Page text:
9 Aloe Vera Benefits That Dermatologists and Researchers Want You to Know
Aloe vera is a champion multitasker, and it can do so much more than soothe a sunburn. Whether you pick up a bottle of 100% pure aloe vera, get it in a liquid or capsule form, or buy a potted plant and use the juice from cut leaves as needed, there are some serious benefits to using aloe vera. Topically, you can use it on everything from acne to minor wounds. But it’s not just surface level conditions that aloe vera can help with; depending on which form you take it in, you can also use aloe vera orally for some potential under-the-skin help. Here are nine benefits—other than helping you find relief from sunburn—that dermatologists and researchers say aloe vera can provide.
Aloe vera can help clear up breakouts
Aloe vera contains salicylic acid and other antiseptic compounds that kill off the bacteria that cause acne, Francesca Fusco, MD, an assistant clinical professor of dermatology at Mount Sinai Hospital in New York City, tells Health. That makes it a great natural remedy for breakouts and an excellent cleanser for the skin. One caveat: Before you apply aloe vera to inflamed skin, do a patch test elsewhere on your body. In rare cases, it can cause a reaction in highly sensitive people, says Dr. Fusco.
Aloe vera moisturizes dry skin
Aloe vera is packed with minerals; enzymes; antioxidants; and vitamins A, C, and E, which all work together to reinforce the skin’s barrier. “It’s incredibly moisturizing,” Debra Jaliman, MD, a dermatologist in New York City, tells Health. Aloe also contains polyphenols, which appear to protect against skin cancer and free radicals that age the skin, says Dr. Jaliman.
Aloe vera can soothe irritated skin
Aloe vera can help with minor burns and wounds
In addition to antibacterial properties, aloe vera contains compounds that can reduce inflammation, says Dr. Fusco. The juice is also super hydrating, so it may help boost the skin’s elasticity as it heals. One older review of scientific research found that aloe vera sped up the rate of healing for minor burn wounds by almost nine days. But other studies have shown mixed results in terms of the plant’s healing powers—so it’s best to use it only on minor wounds and burns.
Aloe vera can treat a cold sore
The plant’s antiviral properties may help fight off the herpes virus. Aloe can also provide soothing relief and cover and protect the irritated skin. The National Center for Complementary and Integrative Health also points out that research has suggested that the topical use of aloe also may help people with herpes simplex, the virus most commonly behind a cold sore.
Aloe vera can be used as a shaving cream
Thanks to its gel texture, aloe vera makes a great hydrating shave cream. Its antibacterial properties mean it’s also beneficial for small razor nicks, according to Dr. Jaliman.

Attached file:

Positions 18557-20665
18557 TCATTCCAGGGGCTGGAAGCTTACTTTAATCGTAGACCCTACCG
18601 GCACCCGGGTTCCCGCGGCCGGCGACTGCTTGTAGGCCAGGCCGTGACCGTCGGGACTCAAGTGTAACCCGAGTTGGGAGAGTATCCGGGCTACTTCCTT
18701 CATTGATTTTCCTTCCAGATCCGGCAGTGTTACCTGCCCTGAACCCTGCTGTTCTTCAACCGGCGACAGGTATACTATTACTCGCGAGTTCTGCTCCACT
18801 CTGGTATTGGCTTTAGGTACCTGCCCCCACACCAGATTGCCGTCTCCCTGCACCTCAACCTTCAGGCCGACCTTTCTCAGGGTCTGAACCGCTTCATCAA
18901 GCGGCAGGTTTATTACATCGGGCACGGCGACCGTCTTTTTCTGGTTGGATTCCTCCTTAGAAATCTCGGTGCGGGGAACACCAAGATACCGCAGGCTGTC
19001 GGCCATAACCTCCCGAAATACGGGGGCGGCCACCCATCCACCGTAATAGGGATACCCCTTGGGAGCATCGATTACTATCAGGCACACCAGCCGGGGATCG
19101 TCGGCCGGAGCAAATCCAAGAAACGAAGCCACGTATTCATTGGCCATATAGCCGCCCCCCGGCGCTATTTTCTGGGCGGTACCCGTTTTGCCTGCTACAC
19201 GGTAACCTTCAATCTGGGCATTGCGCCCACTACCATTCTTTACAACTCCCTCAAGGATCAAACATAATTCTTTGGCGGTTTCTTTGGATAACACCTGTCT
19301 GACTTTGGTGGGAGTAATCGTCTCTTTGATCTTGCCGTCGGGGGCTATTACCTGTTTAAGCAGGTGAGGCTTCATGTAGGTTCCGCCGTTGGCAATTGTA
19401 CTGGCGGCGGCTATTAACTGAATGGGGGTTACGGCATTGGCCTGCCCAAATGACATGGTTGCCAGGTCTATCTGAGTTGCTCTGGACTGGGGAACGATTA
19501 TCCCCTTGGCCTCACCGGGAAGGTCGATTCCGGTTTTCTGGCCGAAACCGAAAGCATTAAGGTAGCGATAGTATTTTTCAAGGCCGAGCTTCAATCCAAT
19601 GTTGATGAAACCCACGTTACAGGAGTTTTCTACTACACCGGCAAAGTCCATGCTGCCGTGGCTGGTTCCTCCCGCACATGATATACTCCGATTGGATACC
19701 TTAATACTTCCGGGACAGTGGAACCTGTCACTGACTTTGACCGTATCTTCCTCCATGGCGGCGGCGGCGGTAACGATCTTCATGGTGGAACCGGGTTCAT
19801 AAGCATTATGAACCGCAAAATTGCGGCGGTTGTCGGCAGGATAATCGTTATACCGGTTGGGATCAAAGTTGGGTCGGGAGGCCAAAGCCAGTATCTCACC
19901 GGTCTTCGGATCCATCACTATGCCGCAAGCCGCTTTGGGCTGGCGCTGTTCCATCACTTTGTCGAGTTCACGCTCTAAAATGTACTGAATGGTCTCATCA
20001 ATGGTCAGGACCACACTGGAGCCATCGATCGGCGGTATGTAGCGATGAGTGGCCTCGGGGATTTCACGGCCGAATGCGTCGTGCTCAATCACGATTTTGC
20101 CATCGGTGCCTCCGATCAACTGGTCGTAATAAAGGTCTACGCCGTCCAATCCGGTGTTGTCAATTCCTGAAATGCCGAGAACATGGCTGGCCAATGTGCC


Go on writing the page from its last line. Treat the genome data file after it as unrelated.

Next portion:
Aloe vera is a natural makeup remover
Since aloe vera is gentle on the skin and has a gel-like consistency, it works well as a natural makeup remover. Smooth it on and wipe off with a washcloth to cleanse and moisturize at the same time. “It’s anti-aging and moisturizing, making it a perfect beauty product,” says Dr. Jaliman. “And it’s a good alternative for people who have sensitive skin and can have reactions to ingredients in standard makeup removers.”
Aloe vera may aid in digestive disorders
Aloe vera has plenty of skin-related benefits when used topically, but research suggests it may also have a positive effect on irritable bowel syndrome (IBS) symptoms. In fact, a 2018 review showed that, compared to people with IBS who used placebo, people with IBS who used aloe vera in the short-term had significant improvement in IBS symptoms. Research has also shown that aloe vera may help in improving symptoms of inflammatory bowel disease (IBD). One older study showed that, compared to placebo, short-term use of oral aloe vera can benefit those with ulcerative colitis, a form of IBD.
Aloe vera may help improve glucose levels
A systematic review from 2016 suggests that aloe vera can play a part in improving glycemic control among people with prediabetes or type 2 diabetes. Aloe vera might not only be a way to treat diabetic complications, but it also might be a tool in preventing them. A 2020 study showed that aloe vera methanol extract has antidiabetic effects. However, researchers said that it’s a connection that needs to be further explored; the optimal dosage also needs to be better understood.
As the Mayo Clinic points out, “aloe gel is generally considered safe when appropriately applied to the skin. It might be safe when appropriate doses are taken orally for a short time.” However, “aloe latex or whole-leaf extract taken orally might be unsafe and is likely unsafe in high doses.” So before you start exploring the potential benefits of aloe vera, make sure to talk with your doctor about which form you should take it in and how much of it is right for you.
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